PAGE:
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A Republican Party already bullish about its Senate chances in 2024 is smelling blood in the water following Sen. Kyrsten Sinema’s (Ariz.) decision to become an Independent last week, and one name is rising to the top of its candidate wish-list: Arizona Gov. Doug Ducey (R). 

Ducey, the outgoing two-term governor, is widely viewed among Republicans as the party’s best bet to flip a seat that has already garnered a sizable amount of attention, particularly on the left. 

“He’s not our only chance, but he’s probably our best chance,” one Arizona-based GOP operative said. “I view it as: He is a competent governor who understands how to campaign. He can raise money very effectively, and I think that makes him the best general election candidate we can get.” 

But whether he will want to take the plunge remains an open question. Ducey last week told reporters in his home state that he is “not running for the United States Senate,” adding that “it’s not something I’m considering.”

He also passed on a chance to take on Arizona Sen. Mark Kelly (D) in November after an intense lobbying effort by Republicans. A longtime executive, Ducey has maintained that he is not one for legislating.

However, that isn’t stopping Republicans from making their pitch — one they will likely make until April of 2024, the expected filing deadline in the Grand Canyon State. 

“He’s been a great governor, and I think he’s a fantastic guy,” said Sen. John Cornyn (R-Texas), a top ally of Senate Minority Leader Mitch McConnell (R-Ky.). “I like him a lot.”

Sen. Mitt Romney (R-Utah), who is up for reelection in 2024, added that Ducey would be an “excellent candidate.”

“I hope that he’ll get in,” Romney told The Hill. 

Sinema has also long been viewed as a more vulnerable senator than Kelly — even before she left the Democratic Party and threw Arizona’s 2024 Senate race into the type of turmoil that some operatives think would benefit a Republican candidate even further.

Sen. John Thune (R-S.D.) said part of Ducey’s calculus for sidestepping the 2022 bid was likely related to the desire to also sidestep all things related to former President Trump. The ex-president has made clear his disdain for the outgoing governor, who was an ally until the moment he certified Arizona’s 2020 presidential election results for President Biden.

A 2024 bid could offer Ducey a better shot. Despite Trump launching his third White House bid, his standing in the GOP is falling after the party’s disastrous midterm performance.

“He was talked to [about] this last time … extensively,” Thune, the No. 2 Senate Republican, told The Hill with a laugh. “My assumption is that if he has an interest, there would probably be extensive conversations.”

A Ducey run would mark a big moment for the GOP as it looks to resolve candidate recruitment and “candidate quality” issues McConnell bemoaned both before and after the midterm elections. McConnell himself declined to say on Tuesday whether he planned to talk to Ducey about the contest.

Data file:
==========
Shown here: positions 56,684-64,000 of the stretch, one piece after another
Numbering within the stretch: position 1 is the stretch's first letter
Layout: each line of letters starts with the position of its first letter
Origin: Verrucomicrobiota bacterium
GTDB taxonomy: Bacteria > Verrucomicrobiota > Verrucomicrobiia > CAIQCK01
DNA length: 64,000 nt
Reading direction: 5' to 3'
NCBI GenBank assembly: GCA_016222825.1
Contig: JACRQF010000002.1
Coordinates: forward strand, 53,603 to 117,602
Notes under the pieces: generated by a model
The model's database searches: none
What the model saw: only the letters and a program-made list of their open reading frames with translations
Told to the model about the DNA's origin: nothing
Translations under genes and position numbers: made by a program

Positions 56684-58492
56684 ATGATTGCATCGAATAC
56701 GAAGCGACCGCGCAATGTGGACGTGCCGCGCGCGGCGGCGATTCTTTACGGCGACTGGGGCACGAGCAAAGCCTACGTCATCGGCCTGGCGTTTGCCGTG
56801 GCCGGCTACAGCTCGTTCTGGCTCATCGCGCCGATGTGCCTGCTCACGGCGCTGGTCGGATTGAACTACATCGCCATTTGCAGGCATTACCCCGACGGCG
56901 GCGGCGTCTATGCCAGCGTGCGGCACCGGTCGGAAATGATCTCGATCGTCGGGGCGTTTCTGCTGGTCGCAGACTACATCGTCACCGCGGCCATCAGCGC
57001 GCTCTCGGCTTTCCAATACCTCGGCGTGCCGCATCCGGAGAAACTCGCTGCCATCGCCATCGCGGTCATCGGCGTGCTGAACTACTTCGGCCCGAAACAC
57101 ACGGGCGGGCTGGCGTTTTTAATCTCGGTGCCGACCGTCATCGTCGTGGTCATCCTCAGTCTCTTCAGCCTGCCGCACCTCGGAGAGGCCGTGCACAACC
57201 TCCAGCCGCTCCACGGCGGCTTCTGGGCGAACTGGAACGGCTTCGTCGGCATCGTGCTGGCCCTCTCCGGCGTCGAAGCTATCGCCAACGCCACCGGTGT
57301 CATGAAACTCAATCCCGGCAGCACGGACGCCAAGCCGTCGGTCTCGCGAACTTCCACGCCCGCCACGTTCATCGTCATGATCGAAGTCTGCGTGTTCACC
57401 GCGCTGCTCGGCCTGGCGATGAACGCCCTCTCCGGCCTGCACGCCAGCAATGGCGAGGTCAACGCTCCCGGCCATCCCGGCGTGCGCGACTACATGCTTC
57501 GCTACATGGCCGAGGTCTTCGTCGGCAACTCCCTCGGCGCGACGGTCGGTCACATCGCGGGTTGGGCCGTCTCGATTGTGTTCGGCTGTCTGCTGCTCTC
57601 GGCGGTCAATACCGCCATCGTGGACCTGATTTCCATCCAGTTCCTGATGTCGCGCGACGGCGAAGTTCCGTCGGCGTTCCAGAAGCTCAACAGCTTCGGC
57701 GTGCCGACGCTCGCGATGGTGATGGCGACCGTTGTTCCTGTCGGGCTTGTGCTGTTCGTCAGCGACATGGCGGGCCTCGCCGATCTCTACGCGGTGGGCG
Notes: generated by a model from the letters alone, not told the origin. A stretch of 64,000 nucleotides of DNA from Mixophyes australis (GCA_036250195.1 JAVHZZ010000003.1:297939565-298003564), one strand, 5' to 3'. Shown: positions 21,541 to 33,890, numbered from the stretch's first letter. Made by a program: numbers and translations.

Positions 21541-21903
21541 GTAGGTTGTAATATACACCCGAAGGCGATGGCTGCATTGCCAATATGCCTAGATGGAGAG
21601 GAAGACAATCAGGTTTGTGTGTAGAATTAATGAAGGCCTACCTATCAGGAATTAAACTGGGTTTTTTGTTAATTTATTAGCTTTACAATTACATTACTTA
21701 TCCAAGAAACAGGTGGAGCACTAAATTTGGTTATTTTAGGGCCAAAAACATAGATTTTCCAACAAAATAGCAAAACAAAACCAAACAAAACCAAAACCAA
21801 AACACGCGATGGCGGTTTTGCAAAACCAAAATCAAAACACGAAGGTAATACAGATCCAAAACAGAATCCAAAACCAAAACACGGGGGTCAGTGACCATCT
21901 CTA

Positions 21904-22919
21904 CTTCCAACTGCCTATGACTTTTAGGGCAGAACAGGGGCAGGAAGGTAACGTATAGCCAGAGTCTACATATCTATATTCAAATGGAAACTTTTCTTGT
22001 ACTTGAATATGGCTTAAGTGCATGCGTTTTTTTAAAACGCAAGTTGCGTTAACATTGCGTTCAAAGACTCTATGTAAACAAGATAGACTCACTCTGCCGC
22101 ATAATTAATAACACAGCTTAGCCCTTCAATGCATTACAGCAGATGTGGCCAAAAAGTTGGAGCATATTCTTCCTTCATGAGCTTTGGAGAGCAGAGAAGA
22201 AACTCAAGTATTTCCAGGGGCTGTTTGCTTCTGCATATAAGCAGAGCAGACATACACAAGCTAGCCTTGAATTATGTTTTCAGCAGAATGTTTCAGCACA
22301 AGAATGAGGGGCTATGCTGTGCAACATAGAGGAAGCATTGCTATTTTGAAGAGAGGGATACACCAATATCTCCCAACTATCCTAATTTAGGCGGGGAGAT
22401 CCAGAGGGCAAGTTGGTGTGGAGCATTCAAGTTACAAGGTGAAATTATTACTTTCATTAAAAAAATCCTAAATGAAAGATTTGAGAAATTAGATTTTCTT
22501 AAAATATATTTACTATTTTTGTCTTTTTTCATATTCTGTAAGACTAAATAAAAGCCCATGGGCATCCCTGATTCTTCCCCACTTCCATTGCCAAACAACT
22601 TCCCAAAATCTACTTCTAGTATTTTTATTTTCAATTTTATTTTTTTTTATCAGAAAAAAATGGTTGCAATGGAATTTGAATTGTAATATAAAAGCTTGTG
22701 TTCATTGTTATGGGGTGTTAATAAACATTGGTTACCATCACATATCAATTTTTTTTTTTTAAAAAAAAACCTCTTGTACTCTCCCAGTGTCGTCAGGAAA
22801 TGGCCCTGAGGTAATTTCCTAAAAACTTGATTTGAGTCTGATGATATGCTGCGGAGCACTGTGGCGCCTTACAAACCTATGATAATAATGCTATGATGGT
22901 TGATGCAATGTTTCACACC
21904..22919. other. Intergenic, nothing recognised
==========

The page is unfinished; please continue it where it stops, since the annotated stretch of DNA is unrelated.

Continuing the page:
The Arizona GOP operative noted that it’s possible Ducey, the outgoing chairman of the Republican Governors Association, has “bigger aspirations” than the upper chamber. Multiple sources noted that Ducey, the former CEO of Cold Stone Creamery, has been floated as a future head of the U.S. Chamber of Commerce. Suzanne Clark continues to hold that position. 

“At the end of the day, he probably could have won in ’22. But he didn’t want to do it, and I don’t think that has changed,” said Barrett Marson, an Arizona-based GOP strategist. “Maybe he’ll get tired of being out of government.”

Thus far, there has been far more movement on the Democratic side of the race. 

Rep. Ruben Gallego (D-Ariz.), a frequent critic of Sinema, has said in recent days that he is considering a bid and is likely to decide by next month. 

Shortly after the incumbent senator’s announcement, Rep. Greg Stanton (D-Ariz.) released polling data showing a head-to-head match-up of him versus the Arizona senator. Sources also speculated that someone from the business community might take a gander at a run. 

Adding to the intrigue, Sinema on Thursday filed for a 2024 run under her new party designation. The race is considered crucial for Democrats, as they are facing a daunting map. Of the 33 seats up in 2024, they hold 23. 

If Ducey holds true and decides against a bid, other Republicans are already being floated as potential candidates.  Democrats slam FIFA over ban on LGBTQ armbands at World Cup DC bill would allow judges to grant joint custody of pets, consider their welfare in divorce cases

Arizona Rep.-elect Juan Ciscomani (R), a former Ducey adviser who won a purple district in November that was vacated by Rep. Ann Kirkpatrick (D), is considered a potential contender, though some cast doubt over whether he would move toward a Senate run after only being in the House for a few months. Arizona Reps. David Schweikert and Andy Biggs, and Pinal County Sheriff Mark Lamb are also considered as possibilities to launch bids. 

However, Republicans argue the time is right for Ducey given the ebbing Trump factor and the possibility of a three-way race with two candidates who lean left. 

“His scoop of ice cream is sitting on the slab. It’s either going to melt or he’s going to fold it into a cup and put a smile on a customer’s face,” one GOP operative said of Ducey. 

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